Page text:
Belenkov never saw any need to disguise his business relations with Avakyan, and jetted off to Cyprus without a moment's hesitation when his partner invited him there to celebrate receipt of one fat rake-off from their operations. Taking the opportunity to mix pleasure with business, the partners got together with new Russian acquaintances made on the island and set up the next job, a lucrative car deal. This, their last joint operation, didn't pan out because Avakyan was arrested upon his return to Russia.

At first proceedings took the standard Russian course: for a year the investigation was bogged down in a swamp of confusion and misleading statements provided patiently by Belenkov. At first, he failed to understand that although he may have started as one of the case witnesses, he was fast becoming one of the main suspects. Then he really began to worry.

The case against Belenkov took up almost 40 volumes and involved almost 100 witnesses filing through the court to give testimony. He was sentenced to 5 1/2 years in prison, Avakyan to six. The prosecutor said the episode was characteristic of the situation in many of Russia's regions, where high office has grown together with the criminal world because of the opportunities of enrichment, and camouflages its activities as pseudo-market relations.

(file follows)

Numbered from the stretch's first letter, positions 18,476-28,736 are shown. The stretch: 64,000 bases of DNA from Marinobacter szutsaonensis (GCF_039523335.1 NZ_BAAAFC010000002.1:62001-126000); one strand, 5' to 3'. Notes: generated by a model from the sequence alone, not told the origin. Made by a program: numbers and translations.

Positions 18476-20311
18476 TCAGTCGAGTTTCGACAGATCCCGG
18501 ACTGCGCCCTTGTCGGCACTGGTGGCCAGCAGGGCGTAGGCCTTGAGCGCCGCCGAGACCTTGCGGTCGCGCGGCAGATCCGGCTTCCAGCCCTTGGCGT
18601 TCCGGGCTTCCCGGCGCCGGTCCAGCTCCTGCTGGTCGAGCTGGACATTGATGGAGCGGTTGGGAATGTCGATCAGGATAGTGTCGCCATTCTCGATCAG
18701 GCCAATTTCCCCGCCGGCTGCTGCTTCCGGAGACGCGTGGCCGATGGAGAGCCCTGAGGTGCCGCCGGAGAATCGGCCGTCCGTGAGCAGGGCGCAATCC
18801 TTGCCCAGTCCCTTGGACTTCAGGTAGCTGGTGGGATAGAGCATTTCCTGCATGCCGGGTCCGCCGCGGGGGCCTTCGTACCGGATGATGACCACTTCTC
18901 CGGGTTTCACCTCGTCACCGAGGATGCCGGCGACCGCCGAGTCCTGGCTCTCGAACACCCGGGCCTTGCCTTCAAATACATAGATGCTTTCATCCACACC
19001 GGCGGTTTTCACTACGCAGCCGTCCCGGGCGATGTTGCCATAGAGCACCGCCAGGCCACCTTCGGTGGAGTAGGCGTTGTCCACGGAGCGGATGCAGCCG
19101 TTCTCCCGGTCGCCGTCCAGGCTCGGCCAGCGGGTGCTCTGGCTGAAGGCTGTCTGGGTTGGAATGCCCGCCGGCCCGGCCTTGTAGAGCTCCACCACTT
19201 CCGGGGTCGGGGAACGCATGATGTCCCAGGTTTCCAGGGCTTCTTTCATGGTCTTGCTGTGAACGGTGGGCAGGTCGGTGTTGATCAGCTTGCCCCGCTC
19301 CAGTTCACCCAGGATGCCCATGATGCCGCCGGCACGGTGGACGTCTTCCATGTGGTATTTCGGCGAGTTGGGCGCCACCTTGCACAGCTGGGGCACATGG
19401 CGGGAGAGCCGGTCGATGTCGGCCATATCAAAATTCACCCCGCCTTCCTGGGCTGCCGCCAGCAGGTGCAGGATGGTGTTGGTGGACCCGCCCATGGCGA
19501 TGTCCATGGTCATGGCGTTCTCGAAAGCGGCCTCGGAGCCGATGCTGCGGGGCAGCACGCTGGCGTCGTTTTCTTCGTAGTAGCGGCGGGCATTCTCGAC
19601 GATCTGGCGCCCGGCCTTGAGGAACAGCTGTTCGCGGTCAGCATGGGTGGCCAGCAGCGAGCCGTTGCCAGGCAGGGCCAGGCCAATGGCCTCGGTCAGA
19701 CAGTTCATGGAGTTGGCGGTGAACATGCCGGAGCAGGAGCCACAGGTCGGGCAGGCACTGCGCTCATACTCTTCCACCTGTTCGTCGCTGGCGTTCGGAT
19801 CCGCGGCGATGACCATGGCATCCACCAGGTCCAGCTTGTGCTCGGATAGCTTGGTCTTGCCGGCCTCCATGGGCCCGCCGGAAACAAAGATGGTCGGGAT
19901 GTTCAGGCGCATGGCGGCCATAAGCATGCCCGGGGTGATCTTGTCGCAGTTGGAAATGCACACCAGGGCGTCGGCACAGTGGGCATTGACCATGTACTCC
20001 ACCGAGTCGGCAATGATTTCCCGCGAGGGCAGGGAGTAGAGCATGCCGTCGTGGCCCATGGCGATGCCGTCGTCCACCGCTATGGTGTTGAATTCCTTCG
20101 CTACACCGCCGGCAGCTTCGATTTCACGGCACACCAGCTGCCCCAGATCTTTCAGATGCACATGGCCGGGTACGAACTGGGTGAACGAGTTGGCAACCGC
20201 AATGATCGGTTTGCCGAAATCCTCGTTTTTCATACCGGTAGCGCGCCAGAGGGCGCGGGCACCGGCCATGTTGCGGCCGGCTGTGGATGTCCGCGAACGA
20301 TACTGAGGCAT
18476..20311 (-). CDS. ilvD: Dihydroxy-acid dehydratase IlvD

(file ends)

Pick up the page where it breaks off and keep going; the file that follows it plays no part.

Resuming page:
"With the help of all the Avakyans, officials like Belenkov are pumping their pockets full of money from the budget," Tkachyov explained. "By following Belenkov's example, people are throwing themselves into a downward spiral in pursuit of gain, while others, appalled by such goings-on, demand that an iron hand be exercised, a return to a totalitarian regime. The law must at least be upheld."

Of course, the law would be far easier to uphold were it not for the traditional notion that prevails among so many of Russia's leaders that to be enterprising is the same as knowing how to get around the law. Evidently, a lot more careers will founder before we get that fallacy straightened out.

Igor Gamayunov is a staff writer for Literaturnaya Gazeta newspaper. He contributed this essay to The Moscow Times.